The New Asian Hemisphere

Wednesday, February 27, 2008

Professor Kishore Mahbubani of the National University of Singapore says that Western domination is ending, and Asia is poised to become a major driver of world politics, economics, and history. Professor Mahbubani’s recent book is The New Asian Hemisphere: The Irresistible Shift of Global Power to the East.

Event: Kishore Mahbubani will be in conversation with Vishakha Desai
Wednesday, February 27 at 6:30 pm
Asia Society
725 Park Avenue (at 70th Street)
Tickets are available online at Asia Society.


Kishore Mahbubani

Comments [10]


(Good questions to the right person, Leonard)

Feb. 27 2008 04:28 PM

Gimme a break.

On Democracy -- beware of the preaching Singaporean.

Feb. 27 2008 04:26 PM

So when will the guest's host state, Singapore, adapt these democratic reforms he talked around today -- or address that issue -- or put the screws on the world's countries that are trashing the continent (or better yet the countries that are being trashed themselves, i.e. China, Thailand, Indonesia, India, Burma, Malaysia, etc.)...

Singaporean youth are not their parents. They know what democracy is. Then we can judge Singapore -- or listen to their smart class opine.

I don't mean to be rude -- and I'll admit I love the gum thing -- but let's keep Singapore and its history in perspective, folks.

Feb. 27 2008 03:46 PM
James from New York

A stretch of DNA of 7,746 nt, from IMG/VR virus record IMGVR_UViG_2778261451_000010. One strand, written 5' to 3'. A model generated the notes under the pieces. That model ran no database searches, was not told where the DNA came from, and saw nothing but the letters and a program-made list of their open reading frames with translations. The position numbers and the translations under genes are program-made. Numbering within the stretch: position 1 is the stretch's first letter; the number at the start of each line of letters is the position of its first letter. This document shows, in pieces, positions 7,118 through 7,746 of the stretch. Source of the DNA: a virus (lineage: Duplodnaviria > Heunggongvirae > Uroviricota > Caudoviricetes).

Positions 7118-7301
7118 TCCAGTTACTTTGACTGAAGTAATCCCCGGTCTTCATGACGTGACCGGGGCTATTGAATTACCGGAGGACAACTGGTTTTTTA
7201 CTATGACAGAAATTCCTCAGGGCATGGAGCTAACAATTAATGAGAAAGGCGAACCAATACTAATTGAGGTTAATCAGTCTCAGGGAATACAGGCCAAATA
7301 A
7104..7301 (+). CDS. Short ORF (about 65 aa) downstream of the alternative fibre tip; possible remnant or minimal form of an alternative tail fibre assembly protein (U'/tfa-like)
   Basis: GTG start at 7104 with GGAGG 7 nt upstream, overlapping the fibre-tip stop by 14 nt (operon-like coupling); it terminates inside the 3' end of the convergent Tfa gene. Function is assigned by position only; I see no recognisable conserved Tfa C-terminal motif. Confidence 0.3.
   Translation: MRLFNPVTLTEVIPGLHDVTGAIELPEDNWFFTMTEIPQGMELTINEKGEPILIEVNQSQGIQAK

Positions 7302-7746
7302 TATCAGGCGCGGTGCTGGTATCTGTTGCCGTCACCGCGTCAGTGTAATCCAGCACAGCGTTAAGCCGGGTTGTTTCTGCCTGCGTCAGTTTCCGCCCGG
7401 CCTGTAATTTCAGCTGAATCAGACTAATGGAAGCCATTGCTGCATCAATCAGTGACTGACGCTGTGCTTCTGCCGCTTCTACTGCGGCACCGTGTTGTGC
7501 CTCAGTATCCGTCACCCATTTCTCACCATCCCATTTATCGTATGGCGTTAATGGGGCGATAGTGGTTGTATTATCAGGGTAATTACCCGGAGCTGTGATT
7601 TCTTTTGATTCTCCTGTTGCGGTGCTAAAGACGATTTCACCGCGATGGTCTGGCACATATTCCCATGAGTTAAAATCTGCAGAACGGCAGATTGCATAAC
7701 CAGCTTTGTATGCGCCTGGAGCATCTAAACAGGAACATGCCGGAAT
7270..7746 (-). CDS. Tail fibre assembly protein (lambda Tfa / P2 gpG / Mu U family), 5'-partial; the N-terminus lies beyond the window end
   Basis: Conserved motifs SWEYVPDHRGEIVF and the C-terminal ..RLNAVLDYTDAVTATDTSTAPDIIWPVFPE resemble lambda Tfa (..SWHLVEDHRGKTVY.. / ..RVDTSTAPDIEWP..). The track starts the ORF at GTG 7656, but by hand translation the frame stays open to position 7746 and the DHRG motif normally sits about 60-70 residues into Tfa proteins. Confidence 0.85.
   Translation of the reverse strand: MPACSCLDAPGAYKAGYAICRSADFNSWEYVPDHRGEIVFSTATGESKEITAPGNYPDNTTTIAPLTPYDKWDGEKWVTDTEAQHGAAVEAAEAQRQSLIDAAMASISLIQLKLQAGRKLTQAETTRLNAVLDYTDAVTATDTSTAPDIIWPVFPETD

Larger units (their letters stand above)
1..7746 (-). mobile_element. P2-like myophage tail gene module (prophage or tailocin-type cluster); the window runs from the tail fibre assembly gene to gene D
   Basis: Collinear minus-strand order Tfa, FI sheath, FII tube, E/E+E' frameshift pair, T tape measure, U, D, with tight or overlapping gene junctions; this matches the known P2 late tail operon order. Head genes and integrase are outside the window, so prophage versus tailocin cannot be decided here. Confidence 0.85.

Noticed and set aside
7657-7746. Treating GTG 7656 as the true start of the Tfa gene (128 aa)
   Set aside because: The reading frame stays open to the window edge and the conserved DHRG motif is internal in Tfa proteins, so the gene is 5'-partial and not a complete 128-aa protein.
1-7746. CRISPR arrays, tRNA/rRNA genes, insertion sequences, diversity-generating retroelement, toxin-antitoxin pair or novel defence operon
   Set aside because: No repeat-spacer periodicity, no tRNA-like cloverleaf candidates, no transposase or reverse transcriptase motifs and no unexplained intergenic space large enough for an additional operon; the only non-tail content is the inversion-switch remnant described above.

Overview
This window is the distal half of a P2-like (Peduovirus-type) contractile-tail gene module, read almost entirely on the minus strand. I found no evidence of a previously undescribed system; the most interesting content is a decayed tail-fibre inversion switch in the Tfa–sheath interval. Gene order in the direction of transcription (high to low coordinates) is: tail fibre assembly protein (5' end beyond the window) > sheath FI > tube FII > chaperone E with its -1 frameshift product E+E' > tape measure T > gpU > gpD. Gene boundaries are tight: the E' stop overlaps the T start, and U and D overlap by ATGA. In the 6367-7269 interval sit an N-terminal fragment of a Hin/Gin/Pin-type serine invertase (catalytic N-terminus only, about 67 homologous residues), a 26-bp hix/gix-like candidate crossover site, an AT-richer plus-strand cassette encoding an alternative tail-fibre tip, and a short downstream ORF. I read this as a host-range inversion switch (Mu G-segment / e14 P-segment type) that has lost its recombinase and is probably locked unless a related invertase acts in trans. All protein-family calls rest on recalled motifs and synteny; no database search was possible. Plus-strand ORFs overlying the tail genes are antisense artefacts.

The guest makes a number a very profound observations - the most important of which is that the economic rise of Asia is, on balance (i.e. regardless of the very few problems attendant to it) a very positive development for all of humanity as well as for Asians. Their growing prosperity is and will be a good thing for ALL peoples, especially as it provides inspiration and lessons for those parts of the world, such as sub-saharan Africa & the Middle East which remain mired in crushing poverty. The current Asian miracle, like the antecedant stories of development in Japan, the four "Asian Tigers" and prior to that, the economic development of Europe & the West generally in no way diminishes prospects for anyone, but rather increases human wealth & opportunities for further progress for others through trade & mutual learning. This is the biggest GLOBAL "good news" story of our time & should be a cause of immense optimism for everyone. The West needs to understand this better & embrace the opportunities of the future rather than cower in a fear arising from an ignorance of the story of our own economic progress which is now being emulated & elaborated upon by Asians. The growth of global wealth will make helping those who remain poor increasingly easier - both with aid as well as with additional examples of means & method for escape from poverty.

Feb. 27 2008 01:22 PM
B from New York

At the New School was an interesting panel about China. They have a lot of capitalism, but party bosses still run everything, and no capitalist gets to do business without a boss on the payroll. And, the shareholders of the property development corporations are all communist party members. The wealth that they are creating is property, and low cost manufacturing not technology innovation. There is no 'trickle-down' there either, and they are creating incredible social and environmental troubles.